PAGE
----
SLLA284F July 2022 – July 2022 ISO5451 , ISO5452 , ISO5851 , ISO5852S , ISO7142CC , ISO7142CC-Q1 , ISO721 , ISO721-Q1 , ISO721M , ISO721M-EP , ISO722 , ISO7220A , ISO7220M , ISO7221A , ISO7221B , ISO7221C , ISO7221M , ISO722M , ISO7230A , ISO7230C , ISO7230M , ISO7231A , ISO7231C , ISO7231M , ISO7240A , ISO7240C , ISO7240CF , ISO7240M , ISO7241A , ISO7241C , ISO7241M , ISO7242A , ISO7242C , ISO7242M , ISO7310-Q1 , ISO7310C , ISO7340-Q1 , ISO7340C , ISO7340FC , ISO7341-Q1 , ISO7341C , ISO7341FC , ISO7342-Q1 , ISO7342C , ISO7342FC , ISO7740 , ISO7741 , ISO7742 , ISO7760 , ISO7761 , ISO7762 , ISO7810 , ISO7820 , ISO7821 , ISO7830 , ISO7831 , ISO7840 , ISO7841 , ISO7842
The power and ground planes of a high-speed PCB design usually must satisfy a variety of requirements.
At dc and low frequencies, they must deliver stable reference voltages, such as VCC and ground, to the supply terminals of integrated circuits (IC).
At high frequencies reference planes, and in particular ground planes, serve numerous purposes. For the design of controlled impedance transmission systems, the ground plane must provide strong electric coupling with the signal traces of an adjacent signal layer.
Consider a single, ac-carrying conductor with its associated electric and magnetic fields, shown in Figure 4-6. Loose or no electric coupling allows the transversal electromagnetic (TEM) wave, created by the current flow, to freely radiate into the outside environment, causing severe electromagnetic interference (EMI).
Now imagine a second conductor in close proximity, carrying a current of equal amplitude but opposite polarity. In this case, the conductors’ opposing magnetic fields cancel, while their electric fields tightly couple. The TEM waves of the two conductors, now being robbed of their magnetic fields, cannot radiate into the environment. Only the far smaller fringing fields might be able to couple outside, thus yielding significantly lower EMI.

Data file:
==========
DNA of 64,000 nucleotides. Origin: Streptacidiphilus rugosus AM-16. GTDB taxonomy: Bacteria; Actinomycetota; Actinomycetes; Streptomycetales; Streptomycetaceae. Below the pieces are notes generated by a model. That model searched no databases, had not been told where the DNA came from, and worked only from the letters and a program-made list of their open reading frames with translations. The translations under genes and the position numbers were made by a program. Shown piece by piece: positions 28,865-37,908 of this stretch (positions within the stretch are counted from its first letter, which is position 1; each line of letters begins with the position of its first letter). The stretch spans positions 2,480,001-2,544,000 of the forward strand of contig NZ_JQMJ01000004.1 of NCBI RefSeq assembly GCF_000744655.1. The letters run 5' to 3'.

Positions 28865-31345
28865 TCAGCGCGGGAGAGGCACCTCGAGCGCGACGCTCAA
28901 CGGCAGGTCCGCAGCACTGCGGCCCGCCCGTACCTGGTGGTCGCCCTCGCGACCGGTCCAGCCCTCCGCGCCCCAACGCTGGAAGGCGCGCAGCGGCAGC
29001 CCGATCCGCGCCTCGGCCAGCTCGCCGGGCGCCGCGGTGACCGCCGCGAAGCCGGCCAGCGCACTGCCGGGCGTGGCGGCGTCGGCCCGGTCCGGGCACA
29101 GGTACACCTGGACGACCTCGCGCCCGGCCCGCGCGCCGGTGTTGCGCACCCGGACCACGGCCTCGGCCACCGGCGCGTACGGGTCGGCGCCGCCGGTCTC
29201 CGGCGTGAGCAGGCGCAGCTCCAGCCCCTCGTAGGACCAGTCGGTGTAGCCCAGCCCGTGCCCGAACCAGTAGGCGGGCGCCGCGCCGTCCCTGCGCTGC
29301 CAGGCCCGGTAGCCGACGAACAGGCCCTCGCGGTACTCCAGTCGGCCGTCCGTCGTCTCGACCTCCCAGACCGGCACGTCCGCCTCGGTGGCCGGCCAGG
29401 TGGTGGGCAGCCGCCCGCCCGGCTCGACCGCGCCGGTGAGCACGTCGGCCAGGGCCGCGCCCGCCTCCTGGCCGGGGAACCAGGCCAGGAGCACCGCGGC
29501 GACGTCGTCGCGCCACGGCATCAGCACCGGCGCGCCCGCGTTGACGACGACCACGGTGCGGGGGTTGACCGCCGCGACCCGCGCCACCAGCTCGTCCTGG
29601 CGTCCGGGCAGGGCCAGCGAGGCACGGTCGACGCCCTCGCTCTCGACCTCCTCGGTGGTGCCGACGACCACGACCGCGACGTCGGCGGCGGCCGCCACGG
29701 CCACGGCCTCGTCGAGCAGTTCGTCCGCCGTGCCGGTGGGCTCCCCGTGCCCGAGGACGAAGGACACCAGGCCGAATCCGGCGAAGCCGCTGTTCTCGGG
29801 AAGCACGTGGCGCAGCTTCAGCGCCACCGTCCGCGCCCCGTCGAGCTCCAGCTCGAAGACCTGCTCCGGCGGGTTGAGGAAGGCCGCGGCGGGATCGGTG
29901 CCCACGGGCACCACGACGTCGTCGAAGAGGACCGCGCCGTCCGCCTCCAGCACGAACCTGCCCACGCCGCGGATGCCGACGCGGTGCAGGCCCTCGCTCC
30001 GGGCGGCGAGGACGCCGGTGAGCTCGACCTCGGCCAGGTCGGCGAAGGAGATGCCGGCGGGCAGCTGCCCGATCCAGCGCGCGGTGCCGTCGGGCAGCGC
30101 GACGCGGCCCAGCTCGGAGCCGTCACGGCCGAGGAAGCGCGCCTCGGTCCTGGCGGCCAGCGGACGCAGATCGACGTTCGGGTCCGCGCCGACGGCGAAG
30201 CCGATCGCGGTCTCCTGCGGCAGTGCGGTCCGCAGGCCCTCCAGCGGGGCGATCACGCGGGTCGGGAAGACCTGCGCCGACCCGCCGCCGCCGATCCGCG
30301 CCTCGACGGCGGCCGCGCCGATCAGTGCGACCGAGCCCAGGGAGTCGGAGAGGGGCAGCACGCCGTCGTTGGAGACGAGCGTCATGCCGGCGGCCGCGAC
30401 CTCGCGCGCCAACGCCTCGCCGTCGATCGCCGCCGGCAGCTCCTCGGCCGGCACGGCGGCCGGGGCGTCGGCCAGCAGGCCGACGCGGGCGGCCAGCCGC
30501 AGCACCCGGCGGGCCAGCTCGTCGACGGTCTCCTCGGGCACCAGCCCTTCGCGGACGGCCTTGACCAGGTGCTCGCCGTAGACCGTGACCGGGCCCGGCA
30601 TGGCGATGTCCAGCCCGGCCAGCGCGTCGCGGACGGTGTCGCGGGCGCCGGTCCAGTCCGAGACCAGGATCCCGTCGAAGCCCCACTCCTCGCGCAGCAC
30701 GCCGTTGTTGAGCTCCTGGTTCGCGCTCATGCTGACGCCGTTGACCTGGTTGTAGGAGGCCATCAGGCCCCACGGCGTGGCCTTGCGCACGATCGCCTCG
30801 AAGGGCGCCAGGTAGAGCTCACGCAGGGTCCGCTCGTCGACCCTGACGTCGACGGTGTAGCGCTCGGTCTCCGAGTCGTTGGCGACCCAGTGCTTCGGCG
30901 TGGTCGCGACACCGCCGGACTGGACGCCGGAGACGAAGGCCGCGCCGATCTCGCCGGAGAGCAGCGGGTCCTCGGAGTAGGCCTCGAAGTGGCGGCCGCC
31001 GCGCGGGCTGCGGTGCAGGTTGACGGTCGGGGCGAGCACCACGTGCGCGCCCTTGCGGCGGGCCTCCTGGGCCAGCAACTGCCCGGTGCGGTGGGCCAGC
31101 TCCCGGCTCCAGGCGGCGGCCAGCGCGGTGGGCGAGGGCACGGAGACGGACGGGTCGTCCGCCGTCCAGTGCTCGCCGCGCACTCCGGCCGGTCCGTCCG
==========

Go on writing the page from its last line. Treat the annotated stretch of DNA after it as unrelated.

Figure 4-7 shows the same effect occurring between a ground plane and a closely coupled signal trace. High-frequency currents follow the path of least inductance, not the path of least impedance. Because the return path of least inductance lies directly under a signal trace, returning signal currents tend to follow this path. The confined flow of return current creates a region of high current density in the ground plane, right below the signal trace. This ground plane region then acts as a single return trace, allowing the magnetic fields to cancel while providing tight electric coupling to the signal trace above.
To provide a continuous, low-impedance path for return currents, reference planes (power and ground planes) must be of solid copper sheets and free from voids and crevices. For reference planes, it is important that the clearance sections of vias do not interfere with the path of the return current. In the case of an obstacle, the return current finds its way around it. However, by doing so, the current’s electromagnetic fields will most likely interfere with the fields of other signal traces introducing crosstalk. Moreover, this obstacle adversely affects the impedance of the traces passing over it, thus leading to discontinuities and increased EMI.